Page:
GNSI

Sketching Bears, Wolves, and Dogs

This week’s assignment are gestures of bears, wolves, and dogs. Using a envelope for the animals and simplifying geometric shapes helps with simplifying. The class is setting into a routine of drawing gestures with a little value added in some, skeleton and ecorche version, and discussion post which looks at different rendering of animals characters and how they can be portrayed as protagonists or antagonists in a story. It’s fun seeing the examples that my classmates come up with.

I’m finding I really like drawing with the Procreate app on the iPad pro and Apple pencil. It’s close to drawing with a real pencil. When I want this soft effect with pencil, I usually prefer to use mylar (Dura-lar) which comes in huge rolls from Dick Blick and erases cleanly.

bearslittle-polar-bearwolves

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My discussion post:
There’s some amount of range when it comes to how sympathetically bear characters are portrayed. On the sympathetic side, there are characters such as teddy bears, and related characters such as the Care Bears and Winnie the Pooh, which are modeled more on the stuffed animal than the actual animal.

poohlitte-bear

More realistic sympathetic bears include Baloo from any of the multiple adaptations of The Jungle Book, Smokey the Bear, and the bear family of Maurice Sendak’s Little Bear.

On the more antipathetic side, there are characters such as the bear in the film version of The Fox and the Hound, and the grizzly bear from the film Balto, which are portrayed as bestial, inhuman predators.

When wolves are portrayed positively, they tend to come off as majestic, intelligent, loyal, embodying the nobility of nature; the wolf family in The Jungle Book, Moro in Princess Mononoke.

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Negatively, wolves are portrayed as crafty predators, as with the classical fairytale archetype of the Big Bad Wolf.

 

 

wolf-4The main example I can think of when it comes to neutral/background characters is how, in Donald Duck etc. comics, otherwise “human” side/background characters tend to be given dog noses, and occasionally ears. Here, the use of animal characteristics basically just signifies that these stories take place in a completely unreal fantasy world.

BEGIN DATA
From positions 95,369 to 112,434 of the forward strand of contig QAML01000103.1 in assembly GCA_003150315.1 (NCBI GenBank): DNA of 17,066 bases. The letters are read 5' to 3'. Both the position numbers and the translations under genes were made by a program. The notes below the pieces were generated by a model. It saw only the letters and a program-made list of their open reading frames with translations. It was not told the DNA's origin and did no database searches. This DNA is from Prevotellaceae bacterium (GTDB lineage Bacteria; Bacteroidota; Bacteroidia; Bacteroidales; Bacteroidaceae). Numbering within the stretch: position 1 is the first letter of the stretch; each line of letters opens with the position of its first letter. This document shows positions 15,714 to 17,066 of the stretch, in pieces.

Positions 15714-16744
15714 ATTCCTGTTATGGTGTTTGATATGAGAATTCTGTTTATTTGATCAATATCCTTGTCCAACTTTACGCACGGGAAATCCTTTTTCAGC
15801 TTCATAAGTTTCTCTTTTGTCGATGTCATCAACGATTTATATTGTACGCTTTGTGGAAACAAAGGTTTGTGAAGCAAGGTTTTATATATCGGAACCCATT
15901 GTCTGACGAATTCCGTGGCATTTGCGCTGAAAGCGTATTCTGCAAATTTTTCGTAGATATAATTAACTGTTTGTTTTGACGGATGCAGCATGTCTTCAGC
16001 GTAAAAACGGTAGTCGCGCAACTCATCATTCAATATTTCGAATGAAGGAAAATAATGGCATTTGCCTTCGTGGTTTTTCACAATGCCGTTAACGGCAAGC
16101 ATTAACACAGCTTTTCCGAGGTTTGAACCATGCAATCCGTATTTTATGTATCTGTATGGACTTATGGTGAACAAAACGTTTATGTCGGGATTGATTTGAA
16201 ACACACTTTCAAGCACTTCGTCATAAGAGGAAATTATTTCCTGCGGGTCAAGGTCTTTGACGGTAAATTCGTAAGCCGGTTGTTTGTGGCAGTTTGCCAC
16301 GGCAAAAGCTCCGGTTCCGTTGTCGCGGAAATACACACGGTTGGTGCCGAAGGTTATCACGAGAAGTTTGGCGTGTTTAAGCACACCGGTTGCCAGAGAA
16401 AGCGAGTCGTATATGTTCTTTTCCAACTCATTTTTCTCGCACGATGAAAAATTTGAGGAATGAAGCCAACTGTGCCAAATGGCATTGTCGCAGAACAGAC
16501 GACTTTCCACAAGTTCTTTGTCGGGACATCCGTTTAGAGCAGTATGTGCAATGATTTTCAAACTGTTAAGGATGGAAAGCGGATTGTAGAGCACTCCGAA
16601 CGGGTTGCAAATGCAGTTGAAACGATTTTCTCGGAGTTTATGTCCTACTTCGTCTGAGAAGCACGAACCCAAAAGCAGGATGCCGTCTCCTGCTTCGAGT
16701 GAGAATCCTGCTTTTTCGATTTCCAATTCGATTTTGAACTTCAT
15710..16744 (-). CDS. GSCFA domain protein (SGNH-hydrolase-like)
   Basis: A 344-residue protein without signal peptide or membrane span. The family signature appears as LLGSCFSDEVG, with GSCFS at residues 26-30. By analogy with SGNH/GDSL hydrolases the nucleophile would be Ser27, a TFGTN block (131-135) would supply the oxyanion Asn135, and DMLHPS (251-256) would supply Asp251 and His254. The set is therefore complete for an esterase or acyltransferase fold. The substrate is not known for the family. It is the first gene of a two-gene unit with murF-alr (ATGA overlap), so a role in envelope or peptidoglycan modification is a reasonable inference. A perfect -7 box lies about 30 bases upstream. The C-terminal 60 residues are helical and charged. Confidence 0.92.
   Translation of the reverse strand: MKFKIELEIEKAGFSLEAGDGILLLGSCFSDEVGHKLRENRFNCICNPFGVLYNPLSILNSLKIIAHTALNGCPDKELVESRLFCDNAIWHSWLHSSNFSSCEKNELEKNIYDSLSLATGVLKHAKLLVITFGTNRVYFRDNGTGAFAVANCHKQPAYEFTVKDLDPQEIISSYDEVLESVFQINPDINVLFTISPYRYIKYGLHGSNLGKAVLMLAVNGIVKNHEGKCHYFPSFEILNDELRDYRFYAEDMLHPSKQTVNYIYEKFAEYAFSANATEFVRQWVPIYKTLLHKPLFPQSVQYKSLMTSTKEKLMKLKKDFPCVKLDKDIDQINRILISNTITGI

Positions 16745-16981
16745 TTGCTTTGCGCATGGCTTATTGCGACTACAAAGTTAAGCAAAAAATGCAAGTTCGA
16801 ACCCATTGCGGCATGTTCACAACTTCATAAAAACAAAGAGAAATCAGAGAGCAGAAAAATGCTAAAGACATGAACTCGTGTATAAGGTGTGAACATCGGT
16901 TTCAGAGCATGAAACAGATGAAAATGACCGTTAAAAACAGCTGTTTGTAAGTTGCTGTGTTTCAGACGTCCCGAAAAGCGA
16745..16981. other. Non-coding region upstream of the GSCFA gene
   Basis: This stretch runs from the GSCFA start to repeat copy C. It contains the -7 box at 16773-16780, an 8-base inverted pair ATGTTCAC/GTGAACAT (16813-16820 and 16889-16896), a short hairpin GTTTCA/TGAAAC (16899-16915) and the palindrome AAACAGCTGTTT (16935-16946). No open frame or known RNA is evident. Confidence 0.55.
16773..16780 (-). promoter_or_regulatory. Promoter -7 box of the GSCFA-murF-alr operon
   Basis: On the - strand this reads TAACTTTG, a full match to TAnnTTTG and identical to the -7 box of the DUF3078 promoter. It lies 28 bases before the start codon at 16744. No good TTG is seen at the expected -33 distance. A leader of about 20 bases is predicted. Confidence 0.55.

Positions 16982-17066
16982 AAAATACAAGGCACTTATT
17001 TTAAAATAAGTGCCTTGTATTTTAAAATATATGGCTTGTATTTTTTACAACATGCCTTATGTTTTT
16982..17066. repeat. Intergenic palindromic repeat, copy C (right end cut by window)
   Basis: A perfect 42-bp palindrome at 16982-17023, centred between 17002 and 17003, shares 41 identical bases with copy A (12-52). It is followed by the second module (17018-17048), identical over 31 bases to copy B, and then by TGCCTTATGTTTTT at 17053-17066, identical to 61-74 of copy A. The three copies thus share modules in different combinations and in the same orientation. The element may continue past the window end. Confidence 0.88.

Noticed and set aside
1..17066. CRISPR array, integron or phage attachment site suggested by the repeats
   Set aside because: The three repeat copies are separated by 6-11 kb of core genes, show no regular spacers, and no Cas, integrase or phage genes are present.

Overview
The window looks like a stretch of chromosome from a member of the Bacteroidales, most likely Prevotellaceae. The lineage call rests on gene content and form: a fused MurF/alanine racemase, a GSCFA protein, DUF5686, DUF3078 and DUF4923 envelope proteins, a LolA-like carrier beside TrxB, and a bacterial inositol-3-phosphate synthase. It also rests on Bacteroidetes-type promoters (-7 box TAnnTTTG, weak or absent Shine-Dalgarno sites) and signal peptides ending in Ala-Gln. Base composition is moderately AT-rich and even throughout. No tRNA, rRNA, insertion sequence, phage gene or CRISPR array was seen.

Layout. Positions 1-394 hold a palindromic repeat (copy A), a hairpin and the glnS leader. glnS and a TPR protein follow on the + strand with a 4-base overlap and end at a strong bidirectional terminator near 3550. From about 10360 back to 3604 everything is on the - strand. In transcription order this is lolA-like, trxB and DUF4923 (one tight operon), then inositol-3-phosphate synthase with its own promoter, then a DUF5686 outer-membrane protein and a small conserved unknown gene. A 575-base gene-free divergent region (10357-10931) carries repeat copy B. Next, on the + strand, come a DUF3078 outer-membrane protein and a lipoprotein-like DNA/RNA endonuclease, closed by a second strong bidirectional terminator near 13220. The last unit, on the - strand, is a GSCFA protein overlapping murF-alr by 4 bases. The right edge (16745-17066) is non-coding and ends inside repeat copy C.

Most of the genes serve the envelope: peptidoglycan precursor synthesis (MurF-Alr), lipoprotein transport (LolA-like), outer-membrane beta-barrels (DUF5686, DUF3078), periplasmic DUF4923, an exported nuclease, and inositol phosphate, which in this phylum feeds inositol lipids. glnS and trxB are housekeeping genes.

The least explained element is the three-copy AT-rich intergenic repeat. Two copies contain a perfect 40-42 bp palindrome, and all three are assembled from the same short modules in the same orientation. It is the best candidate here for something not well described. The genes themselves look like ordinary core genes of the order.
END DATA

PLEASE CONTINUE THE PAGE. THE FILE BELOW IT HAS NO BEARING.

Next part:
In general, I would say that completely realistic renderings of animals, as you might find in an educational book, often have less strong emotional expressivity, and are less immediately emotionally accessible as a result. Even mostly realistic designs often “cheat” when it comes to faces, adding human elements such as humanoid scleras, eyebrow muscles, and mouth expressions.

Moorehead and Doubleday – Rabbits and More

Meet Moorehead (left) and Doubleday (right). They’re a work in progress. I haven’t completely decided their back story yet. The sketch was colored in with CarbOthello pastel pencils (I like them) on Canson Mi Teintes paper. I just got a pack of La Carte and also Sennelier soft pastels and will be experimenting with those too.

I’m going to take a one day pastels workshop with Janis Graves this weekend through Cole Gallery and looking forward to it. I’ll paste a sample of her art below.

Janis-Graves-birdsThe Guild of Natural Science Illustrators also posted the group mural that I worked on at the Santa Cruz Conference.

There were 3. Here’s the one I drew a little egret (corner right) catching a fish. It’s on exhibit at the Sanctuary Exploration Center that’s part of the Monterey Bay National Marine Sanctuary. It was a great conference.

 

 

 

gnsi-mural

Guild of Natural Science Illustrators in Santa Cruz

Here’s some photos from the Guild of Natural Science Illustrators Annual Conference in Santa Cruz. It was great! It’s the first art conference I’d ever been to. Some highlights:

portfolio sharing of illustrators on the opening night, then opening keynote by Jack Laws who shared his approach to nature observation and inquiry while outdoors with his sketch book. Jane Kim told us about her gutsy Kickstarter to create art California Highway 395 (Migrating Murals) to call attention the plight of big horn sheep in the areas in which their migration was endangered, Breck Tyler who shared some wonderful discoveries about albatrosses in the Midway Atoll, techniques presentations where artists shared their Reid Psaltis, Jennifer Bates, and Linda Feltner shared technical details of their art, a communal mural of animals in the Monteray Bay area, and finally talks by Terryl Whitlatch (Star Wars, Brother Bear, many more) and even John Fleskes of Spectrum Fantastic Art who shared how he started spectrum many years go. Terryl’s talk was interesting because described how she used her understanding of animal anatomy to make imaginary creatures believable. I also was able to do a workshop with her where she showed how she designed a hippogriff. During her plenary talk, she shared a lot of backstories, including how she design Sebulba to be a an anti-Jar Jar based on the skeleton of a camel. The moose pictures are designs she created to imagine how a moose might move when it talked.

It was a great conference to hear from people at all stages of their career and working in very different ways.